Budapest WACs 2023 Day 7: Medals continue to flow for the US

By Sam Fariss

BUDAPEST – After seven days of competition at the World Athletics Championships, the United States seems to be on course to repeat its place atop the medal table once again. Four golds ahead of Spain in 2nd place and 14 medals ahead of Jamaica in third, Team USA has been consistently performing at the top of their game.

Day seven consisted of four finals: the women’s triple jump, the women’s javelin throw, the women’s 200 meters, and the men’s 200 meters. While Americans were unable to stand on the podium in the javelin throw or triple jump competition, three stars earned gold, silver, and bronze for their country.

The women’s 200 meters is a highly anticipated showdown between Jamaica and the United States, much like the 100-meter race. Sha’Carri Richardson and Gabby Thomas were the top contenders from the US, while Jamaican Shericka Jackson was the sole qualifier for her country in the final.

Gabby Thomas, photo by Kevin Morris

These three women had tossed the world-leading time amongst each other all season long, along with Saint Lucia’s Julien Alfred, a recently turned pro-University of Texas athlete.

As the starting gun fired, all four sprinters seemed to explode out of the blocks and smoothly glide along the back curve. Jackson clearly had the strongest start, leading the entire field into the later half of the race. Richardson was staying on her hip, and Thomas was pushing past racers as they neared the finish line.

However, Jackson was able to claim her world title, leaving behind Thomas in second and Richardson in third. Richardson ran a personal best in the 200-meter distance with a time of 21.92 seconds, while Jackson broke the championship record with her blazing speed, finishing in just 21.41 seconds.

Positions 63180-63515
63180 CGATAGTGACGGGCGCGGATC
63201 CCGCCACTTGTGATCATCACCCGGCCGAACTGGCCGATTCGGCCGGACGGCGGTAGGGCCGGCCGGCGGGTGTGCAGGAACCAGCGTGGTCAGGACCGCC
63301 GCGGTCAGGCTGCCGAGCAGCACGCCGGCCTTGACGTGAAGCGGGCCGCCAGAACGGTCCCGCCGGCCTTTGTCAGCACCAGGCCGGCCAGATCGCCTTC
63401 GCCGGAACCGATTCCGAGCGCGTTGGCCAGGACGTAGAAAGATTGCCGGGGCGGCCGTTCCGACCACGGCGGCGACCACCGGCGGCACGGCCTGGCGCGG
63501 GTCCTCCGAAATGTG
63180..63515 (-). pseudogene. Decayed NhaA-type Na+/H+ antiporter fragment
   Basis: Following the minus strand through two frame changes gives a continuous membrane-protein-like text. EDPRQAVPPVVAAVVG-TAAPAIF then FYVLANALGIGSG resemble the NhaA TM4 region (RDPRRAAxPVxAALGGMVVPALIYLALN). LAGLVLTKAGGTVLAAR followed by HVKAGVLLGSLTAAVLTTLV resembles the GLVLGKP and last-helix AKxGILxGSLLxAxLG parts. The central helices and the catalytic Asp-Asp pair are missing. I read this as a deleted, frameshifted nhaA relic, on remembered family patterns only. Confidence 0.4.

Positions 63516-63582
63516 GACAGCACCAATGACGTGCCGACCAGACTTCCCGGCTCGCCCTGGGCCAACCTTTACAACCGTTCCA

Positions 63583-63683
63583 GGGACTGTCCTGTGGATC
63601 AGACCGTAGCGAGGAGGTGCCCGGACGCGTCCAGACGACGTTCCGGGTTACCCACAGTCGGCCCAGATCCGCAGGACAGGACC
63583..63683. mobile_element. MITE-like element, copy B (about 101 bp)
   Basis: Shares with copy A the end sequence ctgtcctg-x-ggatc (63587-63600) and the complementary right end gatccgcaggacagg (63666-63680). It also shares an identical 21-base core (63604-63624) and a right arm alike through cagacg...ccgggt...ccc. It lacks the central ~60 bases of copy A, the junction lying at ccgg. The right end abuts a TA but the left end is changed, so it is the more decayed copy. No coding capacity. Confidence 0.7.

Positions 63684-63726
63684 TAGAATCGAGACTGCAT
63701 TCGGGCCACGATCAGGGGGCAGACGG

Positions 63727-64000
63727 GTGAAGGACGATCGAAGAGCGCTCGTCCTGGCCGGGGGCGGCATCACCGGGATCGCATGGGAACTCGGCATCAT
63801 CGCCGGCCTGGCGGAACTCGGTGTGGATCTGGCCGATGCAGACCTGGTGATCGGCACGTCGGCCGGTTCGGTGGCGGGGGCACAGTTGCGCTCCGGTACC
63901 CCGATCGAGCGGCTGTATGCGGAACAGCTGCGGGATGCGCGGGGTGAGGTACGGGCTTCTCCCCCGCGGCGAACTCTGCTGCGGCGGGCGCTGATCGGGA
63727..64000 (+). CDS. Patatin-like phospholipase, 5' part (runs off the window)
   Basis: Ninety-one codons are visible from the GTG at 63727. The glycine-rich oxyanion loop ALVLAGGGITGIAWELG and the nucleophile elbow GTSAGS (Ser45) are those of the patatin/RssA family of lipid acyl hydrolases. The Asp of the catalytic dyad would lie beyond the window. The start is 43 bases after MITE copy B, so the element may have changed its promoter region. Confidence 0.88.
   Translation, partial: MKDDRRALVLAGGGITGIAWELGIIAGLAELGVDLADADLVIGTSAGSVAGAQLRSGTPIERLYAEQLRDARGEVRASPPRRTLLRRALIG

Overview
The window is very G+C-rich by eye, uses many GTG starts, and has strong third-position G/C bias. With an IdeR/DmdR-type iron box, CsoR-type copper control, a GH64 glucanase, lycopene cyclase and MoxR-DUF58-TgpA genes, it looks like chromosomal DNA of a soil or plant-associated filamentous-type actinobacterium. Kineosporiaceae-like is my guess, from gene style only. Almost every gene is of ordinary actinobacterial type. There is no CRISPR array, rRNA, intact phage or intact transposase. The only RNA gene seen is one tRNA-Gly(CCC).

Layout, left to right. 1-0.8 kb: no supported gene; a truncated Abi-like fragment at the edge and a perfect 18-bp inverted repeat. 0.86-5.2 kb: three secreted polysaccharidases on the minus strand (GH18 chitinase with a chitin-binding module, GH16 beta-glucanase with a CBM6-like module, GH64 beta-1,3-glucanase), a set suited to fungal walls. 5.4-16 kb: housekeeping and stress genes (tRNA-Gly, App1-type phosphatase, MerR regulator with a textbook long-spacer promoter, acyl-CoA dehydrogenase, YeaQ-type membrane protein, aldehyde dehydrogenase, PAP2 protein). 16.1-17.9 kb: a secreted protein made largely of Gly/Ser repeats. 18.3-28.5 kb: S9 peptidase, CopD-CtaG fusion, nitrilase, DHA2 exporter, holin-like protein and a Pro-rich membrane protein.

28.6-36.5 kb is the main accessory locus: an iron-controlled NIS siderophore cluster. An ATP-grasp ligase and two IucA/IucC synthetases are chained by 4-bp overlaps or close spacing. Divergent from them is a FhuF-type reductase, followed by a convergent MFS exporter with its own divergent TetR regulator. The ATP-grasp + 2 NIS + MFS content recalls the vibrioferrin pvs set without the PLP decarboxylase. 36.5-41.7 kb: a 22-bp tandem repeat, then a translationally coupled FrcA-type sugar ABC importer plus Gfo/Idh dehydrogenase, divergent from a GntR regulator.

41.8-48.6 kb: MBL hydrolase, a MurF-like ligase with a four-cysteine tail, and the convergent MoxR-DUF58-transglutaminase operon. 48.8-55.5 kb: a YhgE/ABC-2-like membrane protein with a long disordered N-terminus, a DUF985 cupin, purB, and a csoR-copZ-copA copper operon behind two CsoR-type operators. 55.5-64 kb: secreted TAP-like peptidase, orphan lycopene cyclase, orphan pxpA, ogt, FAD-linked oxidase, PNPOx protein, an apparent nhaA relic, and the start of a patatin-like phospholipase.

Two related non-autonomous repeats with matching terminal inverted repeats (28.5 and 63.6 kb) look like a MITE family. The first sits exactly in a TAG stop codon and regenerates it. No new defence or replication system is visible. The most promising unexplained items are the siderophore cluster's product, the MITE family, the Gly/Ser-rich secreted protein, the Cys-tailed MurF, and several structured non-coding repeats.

Shericka Jackson, photo by Kevin Morris

“I knew that I was going to have to come in hot, so that’s what I did,” Thomas said. “That was a fast race. I was shocked looking at the screen afterward.”

Jackson’s win now lays claim to the largest margin of victory in this event since Allyson Felix won gold in 2007 at the Osaka World Athletics Championships, bringing her within a tenth of a second of the world record.

The silver and bronze medals were draped around Thomas’ and Richardson’s necks, though as they earned two more medals for the United States. Richardson brought home gold in the 100-meter sprint earlier in the week.

“I’m just grateful,” Richardson said. “No other word can describe how I feel.”

Sha’Carri Richardson, photo by Kevin Morris

The night’s final event brought along an even more impressive performance by the American athletes. Noah Lyles, who won gold in the men’s 100 meters and was also attempting the double, was competing alongside his compatriot, 19-year-old Erriyon Knighton.

Knighton, who earned the national title at the USATF championships in July, had called for the repeat of a podium sweep.

“We got us a good squad going over there,” Knighton said. “And hey, we gonna try to make the same thing happen as last year; we gonna get a sweep.”

And they came close.

Noah Lyles, photo by Kevin Morris

Lyles flew past his competition and crossed the finish line first with a time of 19.52 seconds. He was followed by Knighton, who finished at the 19.75-second mark. Bednarek, the third Team USA member in the race, finished in 5th place even though he was only a mere 0.55 seconds behind Lyles.

“The double is complete!!!!!” Lyles shared on Twitter following his victory.

This is Lyle’s third World Championships in a row to take home the world title in the men’s 200-meter competition.

Lyles’ double golds and Knighton’s silver brought the US total medal count up to 23 – just 10 away from the country’s winning total last year in Eugene.

“I feel like I came here and got the silver, and that’s nothing to be ashamed of,” Knighton said.

With two days and 16 events remaining in the world champs, Team USA will have to wait and see if they can beat their previous record-breaking total, but they seem to be on track to do so.